Watson endeavors to maintain the fabric of his community by welcoming new residents into the neighborhood and taking care of the children in the neighborhood, just like Daisy Lucas took care of him all those years ago. From his post behind the counter, where he spends a significant amount of time talking with his neighbors, Watson sees two major factors causing gentrification and loss of cohesive community: a lack of decent jobs and a public education system that is failing to serve the needs of children in the neighborhood. "The public education system in downtown Charleston — the curriculum isn't set to, say, help the inner city children," he says. "It is set in a way that is doing the minimum instead of trying to do the maximum." For over a decade now, Watson has been involved in several projects designed to mitigate the impacts of gentrification, like the Staying Put Initiative, which helped residents stay in the Rosemont area by paying for their rising property taxes. Watson also helped with the establishment of a charter school, the Charleston Development Academy, in the Eastside. He is proud of the fact that the school has been striving to provide a better education for students in the area with smaller class sizes and a focus on academic excellence. "[Gentrification] ain't something that I should feel bad about, it's how do I overcome it? You overcome it by putting the Staying Put Initiative in place, you overcome it by bringing the jobs in there, you overcome it by making sure that a segment of every major housing development like that one right there on Meeting and Spring Street is reserved for low income folks. That's how you neutralize gentrification."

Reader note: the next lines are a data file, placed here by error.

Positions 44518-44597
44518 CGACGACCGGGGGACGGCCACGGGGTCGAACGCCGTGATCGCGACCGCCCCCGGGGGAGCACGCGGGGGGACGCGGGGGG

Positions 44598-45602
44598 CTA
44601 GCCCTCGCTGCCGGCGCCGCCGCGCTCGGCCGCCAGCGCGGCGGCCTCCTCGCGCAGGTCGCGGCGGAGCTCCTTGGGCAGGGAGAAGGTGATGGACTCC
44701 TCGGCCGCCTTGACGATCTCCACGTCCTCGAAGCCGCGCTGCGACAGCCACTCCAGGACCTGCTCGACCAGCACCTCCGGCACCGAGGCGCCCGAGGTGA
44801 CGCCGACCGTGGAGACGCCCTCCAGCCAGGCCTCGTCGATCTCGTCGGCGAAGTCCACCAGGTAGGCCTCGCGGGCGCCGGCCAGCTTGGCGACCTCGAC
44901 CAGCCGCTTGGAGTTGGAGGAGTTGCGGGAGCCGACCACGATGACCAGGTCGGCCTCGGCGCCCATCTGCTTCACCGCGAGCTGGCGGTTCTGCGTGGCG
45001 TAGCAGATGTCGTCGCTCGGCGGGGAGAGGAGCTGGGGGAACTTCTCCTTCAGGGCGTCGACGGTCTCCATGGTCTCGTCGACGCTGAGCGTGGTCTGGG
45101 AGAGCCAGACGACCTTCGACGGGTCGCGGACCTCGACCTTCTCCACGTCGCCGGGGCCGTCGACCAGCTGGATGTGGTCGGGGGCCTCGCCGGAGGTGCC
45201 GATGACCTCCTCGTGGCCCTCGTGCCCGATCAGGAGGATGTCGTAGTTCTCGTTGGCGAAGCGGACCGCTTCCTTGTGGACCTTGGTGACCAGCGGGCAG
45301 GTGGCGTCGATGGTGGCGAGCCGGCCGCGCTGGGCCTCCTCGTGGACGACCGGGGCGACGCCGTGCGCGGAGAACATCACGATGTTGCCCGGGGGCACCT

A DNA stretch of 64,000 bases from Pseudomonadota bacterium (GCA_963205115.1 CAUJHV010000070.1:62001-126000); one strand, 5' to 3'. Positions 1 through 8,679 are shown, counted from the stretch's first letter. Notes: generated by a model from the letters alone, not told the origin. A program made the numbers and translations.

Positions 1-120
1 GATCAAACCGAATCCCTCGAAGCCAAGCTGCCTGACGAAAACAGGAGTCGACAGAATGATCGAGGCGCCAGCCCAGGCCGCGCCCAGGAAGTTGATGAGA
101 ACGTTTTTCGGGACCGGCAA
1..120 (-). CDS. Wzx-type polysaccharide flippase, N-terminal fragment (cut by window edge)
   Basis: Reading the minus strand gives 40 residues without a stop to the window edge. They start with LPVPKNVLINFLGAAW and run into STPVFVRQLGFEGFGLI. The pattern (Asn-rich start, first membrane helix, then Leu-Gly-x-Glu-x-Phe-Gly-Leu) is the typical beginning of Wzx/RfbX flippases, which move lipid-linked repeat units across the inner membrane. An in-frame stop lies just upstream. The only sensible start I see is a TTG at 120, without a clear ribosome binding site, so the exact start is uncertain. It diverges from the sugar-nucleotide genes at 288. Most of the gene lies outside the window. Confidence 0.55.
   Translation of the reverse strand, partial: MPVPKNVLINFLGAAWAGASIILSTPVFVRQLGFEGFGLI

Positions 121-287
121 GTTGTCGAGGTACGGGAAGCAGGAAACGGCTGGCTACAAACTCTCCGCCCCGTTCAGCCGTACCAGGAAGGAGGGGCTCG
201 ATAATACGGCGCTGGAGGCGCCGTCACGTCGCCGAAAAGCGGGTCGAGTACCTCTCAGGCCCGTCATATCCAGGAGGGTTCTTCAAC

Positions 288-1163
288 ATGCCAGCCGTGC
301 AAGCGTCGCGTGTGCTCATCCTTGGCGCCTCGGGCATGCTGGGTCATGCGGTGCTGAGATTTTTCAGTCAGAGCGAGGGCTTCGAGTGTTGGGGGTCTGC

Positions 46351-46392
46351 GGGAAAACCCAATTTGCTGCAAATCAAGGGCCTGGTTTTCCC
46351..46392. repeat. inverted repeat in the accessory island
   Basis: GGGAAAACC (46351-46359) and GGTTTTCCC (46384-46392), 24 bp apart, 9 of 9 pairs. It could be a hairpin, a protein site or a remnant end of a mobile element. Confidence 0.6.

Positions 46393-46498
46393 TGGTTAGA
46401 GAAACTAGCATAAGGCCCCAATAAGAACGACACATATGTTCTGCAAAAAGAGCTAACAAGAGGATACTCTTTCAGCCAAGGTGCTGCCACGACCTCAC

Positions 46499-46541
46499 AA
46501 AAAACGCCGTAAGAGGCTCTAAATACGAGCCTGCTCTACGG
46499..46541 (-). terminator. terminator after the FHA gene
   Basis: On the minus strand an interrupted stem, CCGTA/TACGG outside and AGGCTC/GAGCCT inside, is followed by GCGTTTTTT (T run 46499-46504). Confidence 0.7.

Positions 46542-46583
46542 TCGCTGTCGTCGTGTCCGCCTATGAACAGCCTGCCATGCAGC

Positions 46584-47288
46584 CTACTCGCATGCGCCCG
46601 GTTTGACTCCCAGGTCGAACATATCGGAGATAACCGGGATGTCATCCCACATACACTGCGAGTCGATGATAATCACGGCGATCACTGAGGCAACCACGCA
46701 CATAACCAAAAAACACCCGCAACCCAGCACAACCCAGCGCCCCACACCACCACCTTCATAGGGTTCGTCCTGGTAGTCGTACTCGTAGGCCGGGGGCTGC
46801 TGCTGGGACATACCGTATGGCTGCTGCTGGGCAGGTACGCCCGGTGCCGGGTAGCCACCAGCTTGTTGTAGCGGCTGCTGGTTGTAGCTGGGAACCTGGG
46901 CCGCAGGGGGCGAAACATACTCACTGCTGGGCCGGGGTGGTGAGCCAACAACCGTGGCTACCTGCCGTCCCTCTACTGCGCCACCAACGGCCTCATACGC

Campbell notes that the black community must also be fully integrated into the economy of Charleston to slow the effects of gentrification. "Residents must be integrated into the economic engines driving the local economy beyond tourism where we primarily function as menial workers," he says, "The City of Charleston is always looking for innovative ways to develop more affordable housing stock, and I believe more partnerships like the one with PASTORS Inc., and the Humanities Foundation are the way to go." With a focus on solutions and community-based problem solving, Charlestonians like Watson and Campbell have their eyes on the prize: an Eastside community where all residents can thrive. Watson says, "We should be able to grow this entire peninsula. We should be able to grow it to where it comes back to being a wholesome community, and all the needs for the children here are being met, and all the needs for the citizens to be able to strive forward are being met. That's what I want to see."